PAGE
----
Category Archives: Featured

Quebec company touts lean nutrition and ‘unique’ taste of seal meat

Jonas Gilbart likes his seal steaks rare on the inside with a hard sear on the outside. “I love the taste and I love the nutritional benefits,” he said of a meat choice that’s still outside the food comfort zone for most Canadians. Gilbart’s helping lead a new campaign for Quebec-based supplier SeaDNA touting seal as “the Canadian superfood” with a “unique and inviting taste” similar to beef. “It comes from our backyard, it’s sustainably harvested from our waters and monitored by our government,” Gilbart said from Montreal. click here to read the story 17:16

The first Dungeness crabs are in, and they’re meaty!

“The crabs are meaty, and my haul was good,” Capt. Barry Day said upon his return to Pillar Point Harbor on the San Mateo County coast, where he sold the crustaceans straight off his boat for $6 a pound. Dan Chavez, the meat and seafood department manager at Draeger’s in Blackhawk, echoed that sentiment after receiving his store’s first shipment of live crabs Thursday. “They’re beautiful! They’re 2 pounds and over,” he said. “I called everyone and said, ‘Crab at my house tonight!’” click here to read the story 16:41

Dungeness crab season under way on the North Coast

The commercial crabbing season will start on time off the Sonoma Coast this fall for the first time in three years, putting fresh Dungeness crab in local markets by week’s end and restoring long-held autumn and holiday traditions. Commercial crabbers around Bodega Harbor hustled Monday to load boats with gear and bait and leave port in time to start soaking crab pots off the coast by early Tuesday morning. Their clocks were set for 6:01 a.m., the first moment by law at which they are permitted to put gear in the water. They can start pulling full pots and landing crab at 12:01 a.m. Wednesday, the official start of the season. click here to read the story 09:04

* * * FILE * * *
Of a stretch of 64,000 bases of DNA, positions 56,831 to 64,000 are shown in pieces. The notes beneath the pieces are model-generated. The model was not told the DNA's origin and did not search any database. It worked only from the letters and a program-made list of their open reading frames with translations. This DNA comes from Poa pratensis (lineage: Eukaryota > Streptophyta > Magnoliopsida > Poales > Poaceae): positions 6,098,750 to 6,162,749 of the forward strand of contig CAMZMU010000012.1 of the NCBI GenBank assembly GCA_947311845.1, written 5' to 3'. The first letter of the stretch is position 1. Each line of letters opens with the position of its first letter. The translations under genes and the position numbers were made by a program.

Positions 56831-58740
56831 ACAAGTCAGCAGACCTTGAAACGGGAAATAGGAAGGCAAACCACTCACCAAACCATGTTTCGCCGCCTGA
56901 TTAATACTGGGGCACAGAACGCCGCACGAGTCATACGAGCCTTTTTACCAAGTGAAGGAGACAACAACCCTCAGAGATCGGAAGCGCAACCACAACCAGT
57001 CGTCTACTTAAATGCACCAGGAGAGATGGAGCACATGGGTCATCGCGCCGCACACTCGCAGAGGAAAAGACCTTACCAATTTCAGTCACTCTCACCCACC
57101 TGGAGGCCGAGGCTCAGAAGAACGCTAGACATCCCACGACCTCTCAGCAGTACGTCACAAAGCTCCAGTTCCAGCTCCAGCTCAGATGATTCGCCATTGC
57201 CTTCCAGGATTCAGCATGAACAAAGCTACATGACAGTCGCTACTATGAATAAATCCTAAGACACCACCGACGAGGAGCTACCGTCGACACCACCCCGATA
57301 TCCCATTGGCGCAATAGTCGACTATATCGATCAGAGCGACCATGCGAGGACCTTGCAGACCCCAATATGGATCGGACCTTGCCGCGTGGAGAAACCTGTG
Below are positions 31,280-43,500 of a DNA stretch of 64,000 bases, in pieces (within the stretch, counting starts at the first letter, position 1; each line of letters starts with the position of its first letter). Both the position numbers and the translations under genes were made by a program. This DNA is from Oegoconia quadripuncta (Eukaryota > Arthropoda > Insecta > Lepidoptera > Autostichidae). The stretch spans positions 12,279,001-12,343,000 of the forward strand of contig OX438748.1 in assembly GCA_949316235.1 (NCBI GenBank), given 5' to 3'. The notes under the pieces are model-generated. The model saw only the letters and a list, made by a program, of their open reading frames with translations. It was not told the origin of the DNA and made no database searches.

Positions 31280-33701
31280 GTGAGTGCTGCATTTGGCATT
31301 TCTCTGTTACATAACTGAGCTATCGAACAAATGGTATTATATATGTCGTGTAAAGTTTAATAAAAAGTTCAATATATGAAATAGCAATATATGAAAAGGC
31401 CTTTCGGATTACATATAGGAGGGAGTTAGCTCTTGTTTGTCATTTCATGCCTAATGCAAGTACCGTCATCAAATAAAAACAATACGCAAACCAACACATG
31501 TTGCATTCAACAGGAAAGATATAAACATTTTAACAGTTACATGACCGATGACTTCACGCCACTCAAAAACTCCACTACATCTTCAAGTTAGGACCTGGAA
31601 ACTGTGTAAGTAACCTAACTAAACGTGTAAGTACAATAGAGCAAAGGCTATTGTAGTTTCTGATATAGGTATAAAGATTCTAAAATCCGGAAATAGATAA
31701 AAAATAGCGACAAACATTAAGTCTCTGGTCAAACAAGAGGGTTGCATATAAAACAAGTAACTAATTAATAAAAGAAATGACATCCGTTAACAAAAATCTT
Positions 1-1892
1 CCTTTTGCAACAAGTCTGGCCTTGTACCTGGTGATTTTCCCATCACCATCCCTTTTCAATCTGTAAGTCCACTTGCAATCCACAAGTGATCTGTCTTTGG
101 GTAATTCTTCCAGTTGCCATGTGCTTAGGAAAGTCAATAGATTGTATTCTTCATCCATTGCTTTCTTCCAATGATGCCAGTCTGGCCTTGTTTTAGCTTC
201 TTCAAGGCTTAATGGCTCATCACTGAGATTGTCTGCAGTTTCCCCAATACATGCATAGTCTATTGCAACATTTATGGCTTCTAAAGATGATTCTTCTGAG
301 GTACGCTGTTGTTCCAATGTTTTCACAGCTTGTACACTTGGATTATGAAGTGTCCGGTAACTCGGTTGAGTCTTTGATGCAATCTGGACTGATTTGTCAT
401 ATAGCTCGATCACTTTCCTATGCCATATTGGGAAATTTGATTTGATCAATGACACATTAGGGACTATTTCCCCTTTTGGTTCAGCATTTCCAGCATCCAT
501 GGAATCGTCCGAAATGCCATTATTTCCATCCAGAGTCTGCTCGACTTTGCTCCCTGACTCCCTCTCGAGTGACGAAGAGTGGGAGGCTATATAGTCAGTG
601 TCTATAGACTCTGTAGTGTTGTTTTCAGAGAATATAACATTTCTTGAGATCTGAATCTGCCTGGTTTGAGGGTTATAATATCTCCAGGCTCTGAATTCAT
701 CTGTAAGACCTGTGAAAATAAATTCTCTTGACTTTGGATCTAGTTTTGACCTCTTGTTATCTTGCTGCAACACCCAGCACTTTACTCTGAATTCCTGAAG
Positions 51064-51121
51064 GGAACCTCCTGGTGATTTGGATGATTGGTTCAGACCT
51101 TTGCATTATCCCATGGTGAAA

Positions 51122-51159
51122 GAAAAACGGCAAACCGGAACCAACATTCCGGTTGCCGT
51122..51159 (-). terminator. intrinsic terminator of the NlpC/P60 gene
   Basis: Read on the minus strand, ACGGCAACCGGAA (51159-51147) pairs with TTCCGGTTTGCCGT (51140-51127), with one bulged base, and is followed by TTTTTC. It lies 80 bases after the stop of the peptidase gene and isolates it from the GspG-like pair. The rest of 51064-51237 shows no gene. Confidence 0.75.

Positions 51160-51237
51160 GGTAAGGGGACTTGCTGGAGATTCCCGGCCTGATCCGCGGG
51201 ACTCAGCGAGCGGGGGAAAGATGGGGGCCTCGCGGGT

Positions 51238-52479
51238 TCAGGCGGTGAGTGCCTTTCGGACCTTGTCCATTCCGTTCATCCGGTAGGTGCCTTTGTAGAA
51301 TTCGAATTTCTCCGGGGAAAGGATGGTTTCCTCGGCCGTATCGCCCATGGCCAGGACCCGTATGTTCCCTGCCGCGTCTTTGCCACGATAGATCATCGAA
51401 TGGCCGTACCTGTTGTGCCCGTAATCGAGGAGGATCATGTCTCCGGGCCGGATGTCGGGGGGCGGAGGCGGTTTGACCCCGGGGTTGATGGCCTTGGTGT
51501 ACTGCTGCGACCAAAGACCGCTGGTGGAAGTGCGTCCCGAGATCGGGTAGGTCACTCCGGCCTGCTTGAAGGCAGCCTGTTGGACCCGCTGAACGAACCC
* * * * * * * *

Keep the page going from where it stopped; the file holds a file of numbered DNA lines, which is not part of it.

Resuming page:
Fishing remains one of the most dangerous jobs in Canada. We talked to captains about their most hazardous experiences.

In 2017, fishing remains one of most—if not the most—dangerous jobs in Canada.,,, Storms, equipment failures, and even stingrays are among the many hazards fishermen face. Then there’s the everyday work, including setting longlines with hundreds of sharp hooks, hauling heavy lobster traps, and gutting swordfish, sharks, and tuna.,,, Regardless of what pulls a fisherman to sea, hazards are always lurking, so we talked to three East Coast captains about their most harrowing experiences at sea. click here to read the story 18:31

Boudreau family makes local shipbuilding history

The largest modern fishing boat ever manufactured on Isle Madame hit the water in October. Father and son duo Adolphe and Shawn Boudreau completed construction on the fishing vessel All Segments, which was purchased by the Everett family of Digby. The hulking 50-foot by 30-foot boat weighs in at 90 tonnes. click here to read the story w/photos 16:30

Floundering with the Fishcrats